Pawsitivity Service Dogs


Pawsitivity Service Dogs

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#summershirtproject #bekindtoeveryone Continue reading

Part 3, Notes on book "Animal Assisted Play Therapy"

As part of our staff's continuing education training to continuously improve, we take yearly seminars to improve our skills.  Encourage people to let the dog come to them. 3-second rule Works especially well for cats Pet for 3 seconds. Stoop. Watch for stress signals. Relationship builder: Point out treats that you "find" on the ground, Horses: Work for 90 minutes. Break for 60. Work for 90.   Continue reading

Emulating Germany

Did you know that Germany outlawed shock collars many years ago? And now, Petco in the US stopped selling shock collars! So cool! (Goose approved this message.) #petco #stoptheshock We believe in positive reinforcement training for many reasons, including that it works better than punishment.

Notes from book, "Social, Civvy, and Savvy"

Laura VanArendonk Baugh CPDAT-KA KPACTP has written a wonderful book on socializing puppies, "Social, Civil, and Savvy." We are continuously improving, and reading about new animal training techniques is part of this process. Here are my notes! Continue reading

Elevator practice

Goose, a PTSD service dog in training, did very well in the elevator. (We have been practicing in different locations.) On the way up, he even stepped up onto the cart!

Update from Sunny!

Update from Sunny! He got a new pig today and he hasn’t put it down he’s so happy! 🐷 Sunny is named after the favorite song of a boy who received an autism service dog from Pawsitivity, and his favorite song was "Sunshine on My Shoulders."

Home Light

Story time: (I'm writing this because I want to support one of our sponsors, HomeLight). When we had to sell my parent’s home a few years ago, we had a great deal of difficulty because they had lived in it for years and had only done minimal updates. There was nothing really wrong with it, but it hasn’t been redone in years. We thought about redoing the kitchen and bathroom, but I didn’t have the skills to do it alone. Luckily, there was a good solution. Continue reading

Pawsitivity featured in Monitor

Local non-profit trains service dogs for vets and kids Executive director Tom Coleman with Winston, a service dog-in-training. (Photo by Margie O’Loughlin) Posted Wednesday, January 27, 2021 10:30 pm Midway Como Frogtown Monitor and Longfellow Nokomis Messenger Continue reading

Part 2, Notes on book "Animal Assisted Play Therapy"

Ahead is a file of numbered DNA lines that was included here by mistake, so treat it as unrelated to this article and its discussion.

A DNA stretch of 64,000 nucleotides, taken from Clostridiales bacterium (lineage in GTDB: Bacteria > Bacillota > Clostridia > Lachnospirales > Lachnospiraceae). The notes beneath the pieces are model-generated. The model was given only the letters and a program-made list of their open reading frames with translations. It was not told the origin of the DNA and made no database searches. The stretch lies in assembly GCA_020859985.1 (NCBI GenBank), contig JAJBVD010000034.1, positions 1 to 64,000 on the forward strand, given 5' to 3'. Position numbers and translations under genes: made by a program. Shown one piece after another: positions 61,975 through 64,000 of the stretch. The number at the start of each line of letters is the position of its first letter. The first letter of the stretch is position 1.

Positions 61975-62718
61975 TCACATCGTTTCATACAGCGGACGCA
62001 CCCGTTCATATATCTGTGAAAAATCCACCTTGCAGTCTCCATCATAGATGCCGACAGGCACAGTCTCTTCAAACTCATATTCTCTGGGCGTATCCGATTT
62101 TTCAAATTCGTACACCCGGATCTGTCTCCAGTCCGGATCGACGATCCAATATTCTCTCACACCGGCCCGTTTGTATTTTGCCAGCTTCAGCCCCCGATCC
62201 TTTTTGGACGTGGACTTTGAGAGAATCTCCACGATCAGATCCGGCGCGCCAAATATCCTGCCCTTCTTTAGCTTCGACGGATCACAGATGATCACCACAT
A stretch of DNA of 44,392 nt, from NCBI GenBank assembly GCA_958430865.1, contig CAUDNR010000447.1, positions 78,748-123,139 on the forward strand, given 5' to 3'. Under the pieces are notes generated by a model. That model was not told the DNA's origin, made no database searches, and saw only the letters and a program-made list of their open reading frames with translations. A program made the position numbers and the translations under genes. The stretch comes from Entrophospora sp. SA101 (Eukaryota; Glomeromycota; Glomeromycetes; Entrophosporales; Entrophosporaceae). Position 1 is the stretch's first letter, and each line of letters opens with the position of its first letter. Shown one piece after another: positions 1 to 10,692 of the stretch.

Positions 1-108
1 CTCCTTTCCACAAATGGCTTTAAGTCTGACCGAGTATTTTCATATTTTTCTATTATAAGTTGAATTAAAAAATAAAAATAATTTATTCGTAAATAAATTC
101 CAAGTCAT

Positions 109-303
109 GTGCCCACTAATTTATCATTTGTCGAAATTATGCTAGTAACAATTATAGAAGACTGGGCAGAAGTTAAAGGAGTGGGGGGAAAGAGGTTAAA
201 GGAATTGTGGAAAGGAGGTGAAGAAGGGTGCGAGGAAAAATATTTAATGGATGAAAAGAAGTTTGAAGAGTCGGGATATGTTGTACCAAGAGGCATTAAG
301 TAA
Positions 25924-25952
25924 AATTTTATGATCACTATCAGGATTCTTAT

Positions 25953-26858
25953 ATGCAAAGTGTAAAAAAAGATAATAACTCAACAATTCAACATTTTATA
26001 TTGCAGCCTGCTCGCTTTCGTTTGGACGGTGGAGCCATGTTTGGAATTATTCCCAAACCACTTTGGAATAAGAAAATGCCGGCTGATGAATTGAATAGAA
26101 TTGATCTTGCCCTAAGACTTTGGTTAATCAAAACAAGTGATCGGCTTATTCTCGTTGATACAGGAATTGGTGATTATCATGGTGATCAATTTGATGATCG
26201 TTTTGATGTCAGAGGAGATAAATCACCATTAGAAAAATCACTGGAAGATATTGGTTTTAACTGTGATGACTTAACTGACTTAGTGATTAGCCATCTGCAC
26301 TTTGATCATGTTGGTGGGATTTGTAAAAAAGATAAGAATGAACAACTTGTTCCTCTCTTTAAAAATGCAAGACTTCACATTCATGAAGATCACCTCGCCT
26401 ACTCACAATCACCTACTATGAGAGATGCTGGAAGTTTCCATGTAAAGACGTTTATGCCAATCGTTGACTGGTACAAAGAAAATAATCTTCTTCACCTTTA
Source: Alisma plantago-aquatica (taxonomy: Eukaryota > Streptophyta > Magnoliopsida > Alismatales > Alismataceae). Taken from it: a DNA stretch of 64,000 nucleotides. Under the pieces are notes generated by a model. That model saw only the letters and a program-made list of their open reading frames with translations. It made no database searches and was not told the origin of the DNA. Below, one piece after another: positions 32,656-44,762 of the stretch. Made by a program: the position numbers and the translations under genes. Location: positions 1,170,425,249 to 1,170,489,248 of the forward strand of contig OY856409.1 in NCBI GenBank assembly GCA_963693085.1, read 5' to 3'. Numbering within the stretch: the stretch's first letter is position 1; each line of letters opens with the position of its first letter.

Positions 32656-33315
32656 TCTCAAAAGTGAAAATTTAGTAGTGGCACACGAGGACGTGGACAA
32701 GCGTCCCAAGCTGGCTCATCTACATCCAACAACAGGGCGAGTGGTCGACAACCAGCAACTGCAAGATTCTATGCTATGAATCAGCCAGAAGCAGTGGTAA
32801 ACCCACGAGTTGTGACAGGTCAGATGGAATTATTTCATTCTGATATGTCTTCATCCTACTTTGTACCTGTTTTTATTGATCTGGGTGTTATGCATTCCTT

Two Pawsitivity staff members will be taking a seminar on Animal Assisted Play Therapy to help us work with children with autism and other disorders. Here are some notes from a book we are studying. Horse training: 95% of horses are trained in the traditional way (which is based on aversion or even pain) "The horses are dead behind the eyes." Clicker training (positive reinforcement training) is rarer but has amazing results. Dog training: Only 40% of training is the traditional way (which is based on aversion or even pain) Clicker training (positive reinforcement training) has amazing results. Tip: Some people like to use a graveled-area with horses so they don't graze. Note that there is a disadvantage to this method because the horses will show fewer natural behaviors. Flawed ideas: Dominance theory of dogs (ala Cesar Milan) Natural horsemanship for horses (same thing) Dog stress signals (many of these signals are constantly changing so they are easy to miss): Head: Head-turning Pulling head down Ears: Ears down Mouth: Lip-licking Tense muscles around lips Yawning Panting Closing the mouth (both panting and closing the mouth sometimes doesn't mean stress) Eyes: Showing whites of eyes Looking at you out of the corner of their eye Tense muscles on forehead Body: Freezing (whole body tense) Shaking body (as if shaking off water) Pacing Turning body away (or walking away) Horse stress-signals (even more constantly changing than dogs, so they are easy to miss, often several right in a row): Head: Head-bobbing Head-shaking Ears: Ears back (ears forward is curiosity) Ears flicking back and forth One ear forward and one ear back  Mouth: Tense mouth Constant lip-licking  Constant chewing Grinding teeth Panting Nose: Flared nostrils Tense nostrils Eyes: Eyes partially open and muscles at the top of the eye tense (a bit like our furrowed brow)  Tail Tail-swishing High head carriage with tail pressed down Feet: Pawing Freezing Constant movement Sweating The frequent dropping of manure Lack of interest Listlessness Note: Extreme horse stress signals: Stereotypical behaviors: Weaving  Box=walking Crib-biting Wind-sucking Kicking Self-mutilation Aggression to humans Bolting   Continue reading